Weighted-Average 
       Grant-Date 
Nonvested Shares  Shares   Fair Value 
         
Nonvested at January 1, 2012   0   $- 
Granted   4,185    25.80 
Vested   0    - 
Forfeited   0    - 
Nonvested at September 30, 2012   4,185   $25.80 

 

8
 

 

The Company recorded RSU expense of $36,000 for the three and nine months ended September 30, 2012. As of September 30, 2012, there was $84,000 of total unrecognized compensation cost related to nonvested shares granted under the RRP. The cost is expected to be recognized over a period of 7 months.

 

Note 5 – Cash and Cash Equivalents:

 

Cash and cash equivalents include cash on hand, amounts due from banks, federal funds sold and investments in money market mutual funds. The Company reports net cash flows for customer loan and deposit transactions, interest-bearing balances with banks and short-term borrowings with maturities of 90 days or less.

 

Note 6 – Reclassification:

 

Certain prior period amounts have been reclassified to conform to the current period presentation. Such reclassifications have no effect on previously reported net income or shareholders’ equity.

 

Note 7 – New Accounting Pronouncements:

 

In May 2011, the Financial Accounting Standards Board (“FASB”) issued an amendment to achieve common fair value measurement and disclosure requirements between U.S. and International accounting principles. Overall, the guidance is consistent with existing U.S. accounting principles; however, there are some amendments that change a particular principle or requirement for measuring fair value or for disclosing information about fair value measurements. This update became effective for the Company for interim and annual reporting periods beginning after December 15, 2011 and did not have a material impact on the Company's consolidated financial position or results of operations.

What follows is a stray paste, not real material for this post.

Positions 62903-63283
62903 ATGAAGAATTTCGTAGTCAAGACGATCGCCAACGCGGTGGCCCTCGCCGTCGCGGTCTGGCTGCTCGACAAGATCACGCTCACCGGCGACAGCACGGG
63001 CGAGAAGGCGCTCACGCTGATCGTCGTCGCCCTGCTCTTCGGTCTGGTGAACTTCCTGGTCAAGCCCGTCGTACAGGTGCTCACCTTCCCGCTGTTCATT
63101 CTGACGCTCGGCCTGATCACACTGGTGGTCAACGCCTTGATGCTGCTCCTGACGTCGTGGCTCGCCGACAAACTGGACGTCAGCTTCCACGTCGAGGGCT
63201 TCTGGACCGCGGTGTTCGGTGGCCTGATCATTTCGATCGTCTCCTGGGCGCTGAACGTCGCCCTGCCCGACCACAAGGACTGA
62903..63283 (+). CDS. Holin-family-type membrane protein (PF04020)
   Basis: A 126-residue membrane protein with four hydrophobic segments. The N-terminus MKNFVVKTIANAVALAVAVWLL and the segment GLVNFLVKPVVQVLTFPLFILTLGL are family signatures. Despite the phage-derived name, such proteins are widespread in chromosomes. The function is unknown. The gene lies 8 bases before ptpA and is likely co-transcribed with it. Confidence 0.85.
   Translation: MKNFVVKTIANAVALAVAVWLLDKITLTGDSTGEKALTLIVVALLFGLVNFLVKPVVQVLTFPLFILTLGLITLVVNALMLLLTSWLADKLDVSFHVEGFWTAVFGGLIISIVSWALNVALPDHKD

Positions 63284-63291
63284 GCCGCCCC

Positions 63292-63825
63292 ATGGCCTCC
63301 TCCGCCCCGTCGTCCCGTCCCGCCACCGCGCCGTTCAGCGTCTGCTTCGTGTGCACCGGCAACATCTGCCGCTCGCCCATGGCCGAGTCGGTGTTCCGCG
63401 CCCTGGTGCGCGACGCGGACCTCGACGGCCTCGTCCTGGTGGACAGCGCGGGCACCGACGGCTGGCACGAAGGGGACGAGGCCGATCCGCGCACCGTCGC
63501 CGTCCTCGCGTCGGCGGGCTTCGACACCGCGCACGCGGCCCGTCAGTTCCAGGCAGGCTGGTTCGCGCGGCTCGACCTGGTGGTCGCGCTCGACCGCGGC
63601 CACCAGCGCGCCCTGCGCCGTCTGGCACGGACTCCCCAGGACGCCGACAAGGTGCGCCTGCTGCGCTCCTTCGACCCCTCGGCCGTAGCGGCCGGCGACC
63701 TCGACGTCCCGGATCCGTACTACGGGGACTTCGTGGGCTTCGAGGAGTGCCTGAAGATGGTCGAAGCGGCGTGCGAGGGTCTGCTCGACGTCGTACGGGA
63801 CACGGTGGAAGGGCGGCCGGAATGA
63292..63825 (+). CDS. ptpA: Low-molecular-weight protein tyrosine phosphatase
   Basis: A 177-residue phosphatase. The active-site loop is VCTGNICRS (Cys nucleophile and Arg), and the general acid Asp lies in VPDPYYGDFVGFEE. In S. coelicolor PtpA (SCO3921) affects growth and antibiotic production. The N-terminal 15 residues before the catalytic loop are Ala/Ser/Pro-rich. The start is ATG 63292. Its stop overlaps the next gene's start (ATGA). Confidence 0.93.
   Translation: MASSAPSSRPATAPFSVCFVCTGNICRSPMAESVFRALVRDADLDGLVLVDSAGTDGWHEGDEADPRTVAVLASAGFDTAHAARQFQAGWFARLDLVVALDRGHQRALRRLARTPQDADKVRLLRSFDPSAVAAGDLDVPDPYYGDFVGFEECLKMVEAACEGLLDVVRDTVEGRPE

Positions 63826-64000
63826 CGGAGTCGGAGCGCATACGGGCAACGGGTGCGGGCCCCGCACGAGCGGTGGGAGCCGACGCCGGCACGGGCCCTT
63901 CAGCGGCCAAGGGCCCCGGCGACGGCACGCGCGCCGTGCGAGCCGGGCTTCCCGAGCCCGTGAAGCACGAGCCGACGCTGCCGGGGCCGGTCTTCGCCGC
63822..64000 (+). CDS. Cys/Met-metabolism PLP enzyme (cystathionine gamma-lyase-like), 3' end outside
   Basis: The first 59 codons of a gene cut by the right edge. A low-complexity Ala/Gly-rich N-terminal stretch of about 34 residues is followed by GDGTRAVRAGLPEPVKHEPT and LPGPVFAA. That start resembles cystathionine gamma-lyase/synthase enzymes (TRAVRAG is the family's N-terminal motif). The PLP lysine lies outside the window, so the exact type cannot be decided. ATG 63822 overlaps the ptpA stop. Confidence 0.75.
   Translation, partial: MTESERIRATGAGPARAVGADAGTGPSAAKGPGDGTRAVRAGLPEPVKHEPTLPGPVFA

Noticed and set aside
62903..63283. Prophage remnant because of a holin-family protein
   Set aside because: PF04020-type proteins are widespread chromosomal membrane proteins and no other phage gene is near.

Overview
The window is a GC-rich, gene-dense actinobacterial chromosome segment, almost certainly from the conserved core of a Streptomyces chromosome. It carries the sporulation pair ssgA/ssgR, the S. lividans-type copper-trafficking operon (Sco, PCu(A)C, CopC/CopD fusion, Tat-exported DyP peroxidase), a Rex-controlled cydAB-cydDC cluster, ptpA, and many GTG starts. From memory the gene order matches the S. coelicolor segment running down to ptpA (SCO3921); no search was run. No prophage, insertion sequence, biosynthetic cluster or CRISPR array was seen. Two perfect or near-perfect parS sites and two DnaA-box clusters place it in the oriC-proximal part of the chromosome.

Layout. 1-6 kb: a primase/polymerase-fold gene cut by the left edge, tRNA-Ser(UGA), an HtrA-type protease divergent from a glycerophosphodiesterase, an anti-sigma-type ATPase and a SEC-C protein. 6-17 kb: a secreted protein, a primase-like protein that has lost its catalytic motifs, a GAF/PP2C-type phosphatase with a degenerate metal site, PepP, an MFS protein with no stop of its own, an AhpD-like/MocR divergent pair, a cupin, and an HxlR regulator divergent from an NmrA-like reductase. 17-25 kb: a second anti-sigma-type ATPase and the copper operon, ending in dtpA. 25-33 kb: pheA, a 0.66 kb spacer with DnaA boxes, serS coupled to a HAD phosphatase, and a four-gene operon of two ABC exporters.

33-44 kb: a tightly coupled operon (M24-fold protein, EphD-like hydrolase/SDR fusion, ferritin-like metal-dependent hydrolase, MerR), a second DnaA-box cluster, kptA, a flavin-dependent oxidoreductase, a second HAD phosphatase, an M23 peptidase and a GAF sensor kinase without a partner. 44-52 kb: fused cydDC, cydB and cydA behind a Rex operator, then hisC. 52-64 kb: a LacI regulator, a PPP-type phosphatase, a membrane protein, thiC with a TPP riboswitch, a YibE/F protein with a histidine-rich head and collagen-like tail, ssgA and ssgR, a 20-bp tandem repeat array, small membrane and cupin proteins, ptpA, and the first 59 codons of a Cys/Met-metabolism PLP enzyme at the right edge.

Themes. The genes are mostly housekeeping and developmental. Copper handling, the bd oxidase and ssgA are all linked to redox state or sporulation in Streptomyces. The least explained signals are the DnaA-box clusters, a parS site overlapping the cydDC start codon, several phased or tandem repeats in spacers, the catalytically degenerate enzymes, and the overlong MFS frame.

In June 2011, the FASB amended existing guidance and eliminated the option to present the components of other comprehensive income as part of the statement of changes in shareholders’ equity. The amendment requires that comprehensive income be presented in either a single continuous statement or in two separate consecutive statements. This update became effective for the Company for interim and annual reporting periods beginning after December 15, 2011 and did not have a material impact on the Company's consolidated financial position or results of operations.

 

Note 8Securities:

 

The fair value of available-for-sale securities and the related gains and losses recognized in accumulated other comprehensive income (loss) was as follows (in thousands):

 

9
 

 

       Gross   Gross     
   Amortized   Unrealized   Unrealized   Fair 
Available-for-Sale  Cost   Gains   Losses   Value 
September 30, 2012                    
U.S. government, federal agencies and government sponsored enterprises  $112,473   $1,313   $(23)  $113,763 
U.S. government residential mortgage-backed   181,429    6,292    -    187,721 
Corporate   1,060    -    -    1,060 
   $294,962   $7,605   $(23)  $302,544 

 

       Gross   Gross     
   Amortized   Unrealized   Unrealized   Fair 
   Cost   Gains   Losses   Value 
December 31, 2011                    
U.S. government, federal agencies and government sponsored enterprises  $168,104   $1,368   $(12)  $169,460 
U.S. government residential mortgage-backed   148,329    3,727    (64)   151,992 
Corporate   1,060    -    -    1,060 
   $317,493   $5,095   $(76)  $322,512 

 

The carrying amount, unrecognized gains and losses, and fair value of securities held-to-maturity were as follows (in thousands):

 

       Gross   Gross     
   Amortized   Unrecognized   Unrecognized   Fair 
Held-to-Maturity  Cost   Gains   Losses   Value 
2012                    
Municipal and other obligations  $58,314   $2,169   $(108)  $60,375 
                     
2011                    
Municipal and other obligations  $48,975   $1,693   $(25)  $50,643 

 

The amortized cost and fair value of debt securities and carrying amount, if different, at September 30, 2012 by contractual maturity were as follows (in thousands), with securities not due at a single maturity date, primarily mortgage-backed securities, shown separately.

 

   Available-for-Sale   Held-to-Maturity 
   Amortized   Fair   Amortized   Fair 
   Cost   Value   Cost   Value 
Due in one year or less  $610   $616   $3,353   $3,368 
Due after one year through five years   51,409    52,076    29,592    30,780 
Due after five years through ten years   60,454    61,071    19,444    20,302 
Due after ten years   1,060    1,060    5,925    5,925 
U.S. Government agency mortgage-backed   181,429    187,721    -    - 
                     
   $294,962   $302,544   $58,314   $60,375